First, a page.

Maeteris had her helm tucked under her arm, but there was a steely look to her face that caused an involuntary shudder to run down Victoria's spine. When Maeteris' gaze flickered over them, it was impassive, entirely emotionless. Maeteris was not normally the most expressive of individuals, but this seemed to be beyond even her usual aloofness. She turned, catching August staring at Maeteris. His eyes were alert, on guard. Then he caught Maeteris' gaze and he inclined his head, an unspoken understanding seeming to pass between them. "Are you doing all right?" she asked Maeteris tentatively.
The eldar inclined her head. "We must hurry," she said crisply, her tone level and entirely clinical.
"You heard her, people," Victoria said, climbing into the waiting Kodiak. "Best not give the Collectors waiting."
One after another, they climbed into the waiting Kodiak. Only half the ground team were present – Garrus, August, Zaeed, and, of course, Kasumi and Tali, who were to attempt to retrieve as much data as they could. Victoria had judged that they only really needed two people to defend each woman as they worked. Jack, too, was with them. The others would be staying behind. Should any Collector attempt to board the Normandy, they would not find the ship undefended. Not all of the members of the ground team had been happy at being left behind, of course. Grunt, in particular, had been quite vocal in his objections, but Victoria had put her foot down, and the promise of having free rein of the hangar to wage war upon any adventurous Collector had mollified the young krogan. He now stalked the hangar, looking often towards the closed doors. Even though Victoria's team had not even left, he already had his shotgun in his hand, hefting his hammer idly at his side.
"All right, Goldstein, take us out," Victoria ordered.
With a quiet whine the Kodiak lifted off for the short flight between the intervening distance between the two ships, and soon Goldstein's voice came to them.
"Touching down, Commander."
"Any signs of the Collectors?" Victoria asked.
"Nothing. All appears to be clear. Joker's not detecting any operational systems on the ship, either."
"If it's a trap, it's not a very good one," Victoria remarked.
"Perhaps the ambush is deeper inside the ship," August suggested.
The Kodiak's hatch slid open and they stormed out, fanning out in a wide half-circle, their guns sweeping the area before them. Maeteris was the last to step out, pulling her tall helm over her head. Immediately she began walking. She had not drawn her sword, and her pace was unhurried, but they were purposeful.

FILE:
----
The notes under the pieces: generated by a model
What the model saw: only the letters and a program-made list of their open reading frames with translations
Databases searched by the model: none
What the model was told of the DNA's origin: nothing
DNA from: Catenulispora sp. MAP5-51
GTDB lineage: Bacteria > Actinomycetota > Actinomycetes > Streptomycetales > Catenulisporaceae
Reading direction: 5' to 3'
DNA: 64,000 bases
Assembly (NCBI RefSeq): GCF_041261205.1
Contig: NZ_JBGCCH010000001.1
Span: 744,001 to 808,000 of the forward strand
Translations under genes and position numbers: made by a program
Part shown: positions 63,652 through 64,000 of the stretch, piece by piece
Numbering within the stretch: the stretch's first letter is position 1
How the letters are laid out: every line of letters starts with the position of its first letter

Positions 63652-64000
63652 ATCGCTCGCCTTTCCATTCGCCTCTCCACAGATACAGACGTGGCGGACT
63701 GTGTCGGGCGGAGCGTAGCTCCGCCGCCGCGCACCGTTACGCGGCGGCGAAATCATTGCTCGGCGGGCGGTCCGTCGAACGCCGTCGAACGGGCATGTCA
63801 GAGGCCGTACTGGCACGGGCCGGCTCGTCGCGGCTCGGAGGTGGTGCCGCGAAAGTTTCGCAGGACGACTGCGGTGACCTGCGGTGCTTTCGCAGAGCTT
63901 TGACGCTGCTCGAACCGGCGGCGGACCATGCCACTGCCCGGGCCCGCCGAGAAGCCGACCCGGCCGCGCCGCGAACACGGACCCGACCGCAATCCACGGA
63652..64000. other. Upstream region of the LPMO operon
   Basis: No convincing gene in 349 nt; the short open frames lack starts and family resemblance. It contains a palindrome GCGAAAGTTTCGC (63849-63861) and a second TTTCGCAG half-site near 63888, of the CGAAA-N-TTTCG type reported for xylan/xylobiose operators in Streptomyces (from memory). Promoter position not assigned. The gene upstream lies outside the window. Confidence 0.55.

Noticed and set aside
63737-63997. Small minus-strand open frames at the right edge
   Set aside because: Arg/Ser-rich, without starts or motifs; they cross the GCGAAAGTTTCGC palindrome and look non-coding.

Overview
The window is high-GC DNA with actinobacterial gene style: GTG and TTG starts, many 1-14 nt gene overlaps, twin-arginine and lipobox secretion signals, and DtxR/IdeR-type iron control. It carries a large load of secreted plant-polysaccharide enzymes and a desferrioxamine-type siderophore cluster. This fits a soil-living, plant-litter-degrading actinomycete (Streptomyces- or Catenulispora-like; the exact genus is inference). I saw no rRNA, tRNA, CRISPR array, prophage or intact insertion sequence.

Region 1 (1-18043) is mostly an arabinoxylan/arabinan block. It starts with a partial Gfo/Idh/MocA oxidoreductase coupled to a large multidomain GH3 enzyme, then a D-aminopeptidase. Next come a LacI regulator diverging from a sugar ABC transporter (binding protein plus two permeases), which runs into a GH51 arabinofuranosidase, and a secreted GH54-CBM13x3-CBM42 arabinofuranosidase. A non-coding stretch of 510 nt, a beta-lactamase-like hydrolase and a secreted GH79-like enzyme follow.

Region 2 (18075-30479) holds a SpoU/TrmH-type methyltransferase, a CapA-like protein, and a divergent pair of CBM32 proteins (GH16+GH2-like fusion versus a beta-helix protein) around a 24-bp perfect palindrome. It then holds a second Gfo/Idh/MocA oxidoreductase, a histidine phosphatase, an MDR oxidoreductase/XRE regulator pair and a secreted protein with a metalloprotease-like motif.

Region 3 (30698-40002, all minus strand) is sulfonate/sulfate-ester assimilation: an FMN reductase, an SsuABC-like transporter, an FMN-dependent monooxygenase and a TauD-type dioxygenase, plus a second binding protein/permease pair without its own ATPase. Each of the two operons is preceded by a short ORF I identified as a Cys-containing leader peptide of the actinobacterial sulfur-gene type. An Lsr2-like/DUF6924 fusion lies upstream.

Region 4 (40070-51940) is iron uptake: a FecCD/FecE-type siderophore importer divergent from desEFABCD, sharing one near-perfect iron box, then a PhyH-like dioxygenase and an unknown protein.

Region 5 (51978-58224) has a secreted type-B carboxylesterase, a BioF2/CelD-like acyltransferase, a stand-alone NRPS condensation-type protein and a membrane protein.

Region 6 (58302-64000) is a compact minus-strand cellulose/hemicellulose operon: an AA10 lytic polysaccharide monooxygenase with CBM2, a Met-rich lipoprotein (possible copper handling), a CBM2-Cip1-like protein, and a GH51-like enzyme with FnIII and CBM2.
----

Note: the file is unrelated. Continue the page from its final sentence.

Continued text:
The interior of the ship was dim and vast, the uneven, bulbous growths that formed the walls of its corridors curving high overhead to vanish in the deep shadows that what little ruddy light could not reach.
Maeteris made her way deliberately through the ship, seemingly unconcerned by the need for caution, moving as though she knew exactly where to go.
"Let's not fall behind," Victoria muttered, jogging forward to join Maeteris. "Check the corners. Don't want anything jumping out at us."
They came to a door and Maeteris stopped before it, her head tilting contemplatively.
"Something wrong?" Victoria asked her.
"Half a dozen Collectors bustling around," the Farseer said. "Like so many insects."
Victoria moved immediately, taking up a position to the side of the door, followed quickly by all the others – all except Maeteris. The Farseer stood for a long moment before the door. Then she raised her arm before her, flicking her hand in a negligent gesture. With a deafening rend of tearing metal the door burst open, taking with it a good portion of the bulkhead that Victoria and the others were taking cover behind. The dozen Collectors in the suddenly exposed room beyond threw themselves this way and that, or pressed themselves to the floors and the walls, all trying to avoid the pieces of debris that the air was suddenly filled with. Maeteris flicked her hand again, and the Collectors were hurled against the walls. When they hit the floor again, their mangled bodies were limp and lifeless.
Another squad of Collectors came through the door at the opposite end of the room, stopping in their tracks as they looked first at Victoria and her squad, and then at their dead comrades. As one, they reached for their rifles.